Structure of enzyme unravelled providing basis for more accurate design of chemotherapeutic drugs

November 15, 2012

A group of researchers at the University of California, Berkeley have for the first time described the structure of the active site core of topoisomerase II alpha, an important target for anti-cancer drugs.

The type II topoisomerases are important enzymes that are involved in maintaining the and during both replication and transcription of DNA. One of these enzymes, topoisomerase II alpha, is involved in the replication of DNA and , and is highly expressed in rapidly dividing . As such, this enzyme is the primary target of chemotherapeutic small such as etoposide. A major drawback to the use of these drugs is their association with secondary malignancies in some patients—a side effect believed to be caused by a cross-reaction with topoisomerase II beta, another member of this family that is involved in DNA transcription.

In their study the group of researchers, led by Professor James Berger, report securing the structure of the active site core of topoisomerase II alpha in complex with DNA. They describe the conformational changes undergone by the enzyme during and cleavage. While the structure of etoposide-inhibited topoisomerase II beta has been previously established by others, this is the first time similar structural information has been available for topoisomerase II alpha. Comparing the structures of these enzymes could assist in the design of more specific etoposide-like drugs, and reduce the risk of secondary malignancies.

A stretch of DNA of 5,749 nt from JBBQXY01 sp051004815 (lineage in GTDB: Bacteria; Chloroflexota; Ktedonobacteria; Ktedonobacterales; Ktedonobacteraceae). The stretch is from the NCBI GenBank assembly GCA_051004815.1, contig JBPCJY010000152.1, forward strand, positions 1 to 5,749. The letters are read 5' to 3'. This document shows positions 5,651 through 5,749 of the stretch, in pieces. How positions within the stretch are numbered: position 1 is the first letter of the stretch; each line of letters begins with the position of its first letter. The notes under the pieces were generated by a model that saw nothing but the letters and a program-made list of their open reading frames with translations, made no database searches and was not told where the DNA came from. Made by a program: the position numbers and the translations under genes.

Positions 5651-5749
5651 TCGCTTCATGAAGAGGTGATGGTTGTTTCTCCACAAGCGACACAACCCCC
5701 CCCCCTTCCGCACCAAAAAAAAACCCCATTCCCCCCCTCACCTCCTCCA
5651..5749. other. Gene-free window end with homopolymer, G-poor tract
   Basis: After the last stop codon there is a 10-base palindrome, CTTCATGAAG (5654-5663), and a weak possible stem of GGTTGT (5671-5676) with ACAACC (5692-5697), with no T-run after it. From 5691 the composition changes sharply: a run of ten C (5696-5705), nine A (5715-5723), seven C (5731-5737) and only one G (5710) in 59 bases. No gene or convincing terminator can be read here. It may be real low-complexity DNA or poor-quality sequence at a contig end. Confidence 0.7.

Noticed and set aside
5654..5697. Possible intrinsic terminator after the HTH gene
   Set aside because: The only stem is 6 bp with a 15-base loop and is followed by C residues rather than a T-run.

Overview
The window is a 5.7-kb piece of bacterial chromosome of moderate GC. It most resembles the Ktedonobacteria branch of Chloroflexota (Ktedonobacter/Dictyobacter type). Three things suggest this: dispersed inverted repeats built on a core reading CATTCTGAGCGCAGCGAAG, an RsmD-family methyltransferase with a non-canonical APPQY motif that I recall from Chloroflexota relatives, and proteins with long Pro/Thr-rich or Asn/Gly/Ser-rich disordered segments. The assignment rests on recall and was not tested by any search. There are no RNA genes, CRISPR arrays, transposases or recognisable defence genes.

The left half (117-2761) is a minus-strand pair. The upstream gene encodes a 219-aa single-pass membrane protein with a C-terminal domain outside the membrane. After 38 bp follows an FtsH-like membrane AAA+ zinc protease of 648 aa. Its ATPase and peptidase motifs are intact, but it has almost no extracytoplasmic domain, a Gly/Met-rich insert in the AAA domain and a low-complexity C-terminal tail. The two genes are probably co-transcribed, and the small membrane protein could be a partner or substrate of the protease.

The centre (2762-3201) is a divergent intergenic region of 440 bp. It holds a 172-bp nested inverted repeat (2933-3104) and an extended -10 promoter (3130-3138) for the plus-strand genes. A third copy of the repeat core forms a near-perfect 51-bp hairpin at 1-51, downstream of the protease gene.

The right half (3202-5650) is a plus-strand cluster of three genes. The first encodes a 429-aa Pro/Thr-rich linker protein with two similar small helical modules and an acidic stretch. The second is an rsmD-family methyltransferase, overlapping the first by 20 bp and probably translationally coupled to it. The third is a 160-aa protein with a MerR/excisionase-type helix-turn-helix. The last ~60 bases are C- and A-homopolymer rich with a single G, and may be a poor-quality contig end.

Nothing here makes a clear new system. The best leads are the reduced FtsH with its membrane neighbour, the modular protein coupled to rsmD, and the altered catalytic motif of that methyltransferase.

"We hope this work will lead to an improved understanding of the mechanisms by which select small-molecule agents inhibit type II topoisomerase function, as well as help guide the development of new or improved antibacterial and anticancer drugs against enzymes of this class," said Professor Berger.

In a commentary accompanying the article, Professor N. Patrick Higgins of the University of Alabama, states that, together with the previously published structure of topoisomerase II beta, "...these two structures provide key information that will be relevant to understanding how these closely related proteins perform different roles during cell growth and tissue development. The newly described structure could also provide the basis for the design of more selective drugs, with a lower risk of side effects."

Explore further: DNA with a twist: New company to search for cancer drugs and antibiotics

More information: The article is "The Structure of DNA-Bound Human Topoisomerase II Alpha: Conformational Mechanisms for Coordinating Inter-Subunit Interactions with DNA Cleavage" by Timothy J. Wendorff, Bryan H. Schmidt, Pauline Heslop, Caroline A. Austin, and James M. Berger (doi:10.1016/j.jmb.2012.07.014). The article appears in Journal of Molecular Biology, Volume 424, Issue 3-4, pages 109 (7 December 2012)

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